This could have been a much better film if two issues had been given much more space, namely, the general arguments against incontinent technological advance and the devastating effects which would result from a closing down of the Internet and  the ending of connectivity which is not only so much a part of modern everyday live but also vital for the maintenance of modern technological necessities such as power stations and large factories.

The  R.I.F.T  characters are anaemic and their arguments against technology do not go much beyond   the mantra “intelligent machines are bad”.  There is no discussion of how human beings may simply fail to survive because they become demoralised by the  superior capacity of machines or machines or that intelligent machines will take not only the jobs humans do now but any other jobs which arise.  As for the post-virus technological upset, this is barely touched upon.

The strength of the film is that it puts before its audience the possibilities of technology  moving beyond the control of human beings and even more fundamentally damaging calling into question what it is to be human.  The dangers of intelligent machines  are simple enough, either they replace humans by making them redundant or engender in humanity the trait seen in tribal peoples encountering   Europeans : the tribal peoples often became  terminally demoralised, presumably by the sophistication and scope of  European culture with which they were faced.

More fundamentally, until now we have known what a human being is. We are on the brink of losing that happy state. If the human mind could be copied an exist within a computer file there is the potential for immortality. The mind could exist within a robot body or  be  distributed throughout the Internet (or whatever supersedes it). If the mind can be uploaded to a computer file so  could all the data needed to create a digital replica of  a person’s body  be uploaded which could then be used to create a replica body into which the uploaded mind could be  uploaded in turn. If the technology to do that  existed, then in principle  it should be possible to upload a digitised mind into a body developed from someone else’s uploaded data….  That is not a world I should wish to live in.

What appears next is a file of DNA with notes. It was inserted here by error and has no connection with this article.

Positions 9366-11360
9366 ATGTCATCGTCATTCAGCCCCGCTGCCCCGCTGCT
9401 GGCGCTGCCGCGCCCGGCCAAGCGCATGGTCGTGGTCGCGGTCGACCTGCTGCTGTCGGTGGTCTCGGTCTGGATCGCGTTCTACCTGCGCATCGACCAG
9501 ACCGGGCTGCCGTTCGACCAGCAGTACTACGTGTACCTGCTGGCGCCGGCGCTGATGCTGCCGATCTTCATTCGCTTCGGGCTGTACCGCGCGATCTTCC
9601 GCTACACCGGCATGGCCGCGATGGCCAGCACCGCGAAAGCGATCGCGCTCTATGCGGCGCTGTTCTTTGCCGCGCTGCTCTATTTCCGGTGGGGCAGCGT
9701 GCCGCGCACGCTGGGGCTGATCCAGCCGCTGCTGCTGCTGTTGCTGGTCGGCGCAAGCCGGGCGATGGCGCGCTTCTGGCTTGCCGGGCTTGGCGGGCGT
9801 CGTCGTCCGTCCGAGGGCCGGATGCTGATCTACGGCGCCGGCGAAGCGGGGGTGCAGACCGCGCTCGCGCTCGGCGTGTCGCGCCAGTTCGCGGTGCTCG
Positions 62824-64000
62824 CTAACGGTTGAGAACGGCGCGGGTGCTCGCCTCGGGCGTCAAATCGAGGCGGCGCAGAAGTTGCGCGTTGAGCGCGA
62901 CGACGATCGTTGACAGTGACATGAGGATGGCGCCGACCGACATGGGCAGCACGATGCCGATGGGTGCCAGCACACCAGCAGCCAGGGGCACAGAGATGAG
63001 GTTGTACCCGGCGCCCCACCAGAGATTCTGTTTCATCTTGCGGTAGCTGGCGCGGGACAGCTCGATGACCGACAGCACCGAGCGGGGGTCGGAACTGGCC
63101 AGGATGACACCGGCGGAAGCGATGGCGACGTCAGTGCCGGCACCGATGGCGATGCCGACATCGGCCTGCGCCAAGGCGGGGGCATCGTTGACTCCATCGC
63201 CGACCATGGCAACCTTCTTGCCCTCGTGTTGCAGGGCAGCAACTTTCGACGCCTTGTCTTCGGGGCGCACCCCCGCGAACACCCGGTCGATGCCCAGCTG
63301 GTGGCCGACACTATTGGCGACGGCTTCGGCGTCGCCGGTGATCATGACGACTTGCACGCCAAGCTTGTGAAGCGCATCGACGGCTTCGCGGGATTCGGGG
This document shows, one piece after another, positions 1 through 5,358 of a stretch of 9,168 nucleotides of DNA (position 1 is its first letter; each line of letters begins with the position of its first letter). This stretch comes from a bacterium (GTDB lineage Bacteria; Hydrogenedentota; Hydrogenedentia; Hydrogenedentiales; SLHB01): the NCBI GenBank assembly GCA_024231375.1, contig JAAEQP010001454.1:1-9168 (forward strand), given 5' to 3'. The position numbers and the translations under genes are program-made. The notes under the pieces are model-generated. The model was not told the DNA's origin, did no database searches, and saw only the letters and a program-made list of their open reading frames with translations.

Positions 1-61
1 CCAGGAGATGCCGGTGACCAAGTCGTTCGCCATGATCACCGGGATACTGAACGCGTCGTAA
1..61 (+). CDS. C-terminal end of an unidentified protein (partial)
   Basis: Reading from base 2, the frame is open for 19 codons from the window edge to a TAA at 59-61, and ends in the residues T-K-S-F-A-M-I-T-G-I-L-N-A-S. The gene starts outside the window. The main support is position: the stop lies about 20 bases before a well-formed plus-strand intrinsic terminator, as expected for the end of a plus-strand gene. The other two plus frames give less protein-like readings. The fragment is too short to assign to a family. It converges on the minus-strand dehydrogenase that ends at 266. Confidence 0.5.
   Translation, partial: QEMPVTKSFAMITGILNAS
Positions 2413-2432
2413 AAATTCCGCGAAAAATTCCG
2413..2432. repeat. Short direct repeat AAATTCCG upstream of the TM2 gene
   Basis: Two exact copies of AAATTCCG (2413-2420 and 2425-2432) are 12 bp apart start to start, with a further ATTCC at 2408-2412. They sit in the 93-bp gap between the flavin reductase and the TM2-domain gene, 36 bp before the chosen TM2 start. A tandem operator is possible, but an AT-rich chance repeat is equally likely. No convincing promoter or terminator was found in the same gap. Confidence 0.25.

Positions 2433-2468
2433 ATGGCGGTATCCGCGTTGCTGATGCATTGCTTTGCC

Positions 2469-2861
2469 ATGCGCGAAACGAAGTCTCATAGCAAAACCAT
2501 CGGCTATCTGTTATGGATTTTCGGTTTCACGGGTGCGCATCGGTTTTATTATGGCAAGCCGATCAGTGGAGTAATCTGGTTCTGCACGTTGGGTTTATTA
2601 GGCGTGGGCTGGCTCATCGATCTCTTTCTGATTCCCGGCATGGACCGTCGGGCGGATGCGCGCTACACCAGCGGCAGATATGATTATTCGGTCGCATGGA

See Transcendence  for its warning of the shape of things to come.

 

Advertisements
Post a comment or leave a trackback: Trackback URL.

Comments

  • Carous Coulds  On July 15, 2014 at 11:26 pm

    You are scared of the inevitable. Technology will consume you, if it already hasn’t, and the Singularity will approach. Hive mind aside, the human mind is chaotic and animalistic. You confuse us by finding virtue in something so primitive and useless. Perhaps the human mind itself will be perfected, but until then there is no alternative. Peace is coming, whether you like it or not.

Leave a Reply

Fill in your details below or click an icon to log in:

WordPress.com Logo

You are commenting using your WordPress.com account. Log Out / Change )

Twitter picture

You are commenting using your Twitter account. Log Out / Change )

Facebook photo

You are commenting using your Facebook account. Log Out / Change )

Google+ photo

You are commenting using your Google+ account. Log Out / Change )

Connecting to %s

%d bloggers like this: